Wednesday, October 31, 2012

Why Japan chose the F-35

A few weeks back, Flight Global ran an extensive article discussing Japanese air power and how its qualitative edge had eroded since China had begun it's military modernization in earnest.  Until then, Japan's fighter fleet was qualitatively superior to the Chinese.

However, as that began to change, the Japanese began looking at replacements for it's aging fighter fleet.  Initially it focused mainly on air superiority.  Of course the F-22 was out of the running, so Japan began by considering Boeing F/A-18E/F Super Hornet and Eurofighter Typhoon in its F-X competition for 42 aircraft.

But then something happened to change that:
In January 2011, the Chengdu J-20's maiden flight revealed China's ambition to further enhance the quality of its air force. Although little is known about this type's radar cross section, avionics or intended mission - pure fighter or long-range strike aircraft - the J-20 raised the spectre of China deploying a credible stealth aircraft by 2018. In mid-September, another advanced aircraft appeared at the Shenyang Aircraft Corporation airfield bearing all the characteristics of a stealthy airframe. Whether the type, variously designated the J-21, J-31 or F-60, is a rival programme to the J-20 or will be developed at the same time is impossible to know. Nonetheless, both programmes show how serious China takes air force modernisation. 
Suddenly, Japan was catapulted into the 5th generation.  It's main rival and potential enemy was developing not one but two 5th generation aircraft.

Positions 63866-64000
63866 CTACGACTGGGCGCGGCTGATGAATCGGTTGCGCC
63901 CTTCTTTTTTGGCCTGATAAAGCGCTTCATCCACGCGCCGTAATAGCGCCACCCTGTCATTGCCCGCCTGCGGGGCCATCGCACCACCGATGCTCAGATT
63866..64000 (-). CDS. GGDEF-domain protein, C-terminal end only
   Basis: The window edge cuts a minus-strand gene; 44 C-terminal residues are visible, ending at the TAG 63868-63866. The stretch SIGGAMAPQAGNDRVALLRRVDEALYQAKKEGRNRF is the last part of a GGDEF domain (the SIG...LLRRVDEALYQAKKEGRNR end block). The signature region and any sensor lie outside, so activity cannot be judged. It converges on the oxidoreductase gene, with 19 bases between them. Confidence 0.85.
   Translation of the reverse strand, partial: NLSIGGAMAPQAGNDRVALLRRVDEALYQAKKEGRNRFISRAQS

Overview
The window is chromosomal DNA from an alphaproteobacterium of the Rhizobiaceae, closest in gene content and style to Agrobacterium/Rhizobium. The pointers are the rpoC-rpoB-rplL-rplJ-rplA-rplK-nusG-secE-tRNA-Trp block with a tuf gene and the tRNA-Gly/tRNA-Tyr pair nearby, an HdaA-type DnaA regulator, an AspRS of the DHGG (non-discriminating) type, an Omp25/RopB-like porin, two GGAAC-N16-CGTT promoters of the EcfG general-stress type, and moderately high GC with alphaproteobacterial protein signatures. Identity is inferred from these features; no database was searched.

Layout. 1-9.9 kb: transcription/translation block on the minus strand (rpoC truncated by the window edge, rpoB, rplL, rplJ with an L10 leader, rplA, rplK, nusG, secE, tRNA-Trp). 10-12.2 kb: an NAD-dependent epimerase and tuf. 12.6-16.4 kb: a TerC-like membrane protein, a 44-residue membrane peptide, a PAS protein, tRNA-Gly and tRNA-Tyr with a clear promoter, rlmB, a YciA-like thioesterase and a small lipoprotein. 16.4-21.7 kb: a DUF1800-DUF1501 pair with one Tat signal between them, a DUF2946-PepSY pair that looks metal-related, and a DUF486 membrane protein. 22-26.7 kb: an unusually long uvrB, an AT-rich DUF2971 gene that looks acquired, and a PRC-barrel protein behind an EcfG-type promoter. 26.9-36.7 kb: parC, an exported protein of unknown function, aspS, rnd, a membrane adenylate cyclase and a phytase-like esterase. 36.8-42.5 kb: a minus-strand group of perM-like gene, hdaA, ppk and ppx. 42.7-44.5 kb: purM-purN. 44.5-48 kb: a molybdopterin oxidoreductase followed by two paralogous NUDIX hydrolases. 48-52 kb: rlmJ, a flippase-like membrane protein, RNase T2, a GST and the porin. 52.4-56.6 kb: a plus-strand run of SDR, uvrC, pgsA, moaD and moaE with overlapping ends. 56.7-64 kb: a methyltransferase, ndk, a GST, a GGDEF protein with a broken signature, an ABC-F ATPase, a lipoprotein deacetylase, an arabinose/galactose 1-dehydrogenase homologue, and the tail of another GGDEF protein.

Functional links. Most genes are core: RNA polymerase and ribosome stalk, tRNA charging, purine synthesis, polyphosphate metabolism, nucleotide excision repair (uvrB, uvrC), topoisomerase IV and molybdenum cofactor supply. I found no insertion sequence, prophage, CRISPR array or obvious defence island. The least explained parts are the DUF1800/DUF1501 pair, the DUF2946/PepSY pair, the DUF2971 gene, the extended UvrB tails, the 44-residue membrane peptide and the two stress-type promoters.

The focus in Japan's F-X competition shifted to stealth and advanced capabilities.  And the only aircraft available that provided both was the F-35.  There were obviously other considerations as well, but in the end, the F-35 was their fighter of choice.

Japan will also be working on its own version of a 5th generation fighter.  In the meantime, the F-35 will be the 5th generation mainstay for the Japanese Air Force.


Tuesday, October 30, 2012

F-35 program continues to make marked progress

As has been pointed out here numerous times, it appears the F-35 program is moving along nicely.  To reinforce that point, Reuters has a story out with a couple of interesting facts of which you may not have been aware:

Lockheed Martin Corp on Wednesday said it was making "great progress" on the F-35 fighter jet program, with F-35 deliveries exceeding those of F-16 fighters and C-130J transport planes combined for the first time in the third quarter.

Chief Operating Officer Chris Kubasik, who takes over as CEO next month, said there were 94 F-35 jets in various stages of production at Lockheed plants in Fort Worth, Texas and Marietta, Georgia, plus a final assembly plant in Italy run by Alenia, a subsidiary of Finmeccanica Sp.

Deliveries, for the first time exceeded those of the F-16 and C-130J.  94 F-35s are in production.  45 are flying. Cost is coming down.  The Marines are standing up their first operational squadron next month.  The testing remains ahead of schedule and pilot and maintainer training is going well.  Tailhook and helmet fixes underway.  Software moving along well too.  ALIS is 94% complete and being tested at Edwards AFB.

Sounds like a program hitting on all cylinders.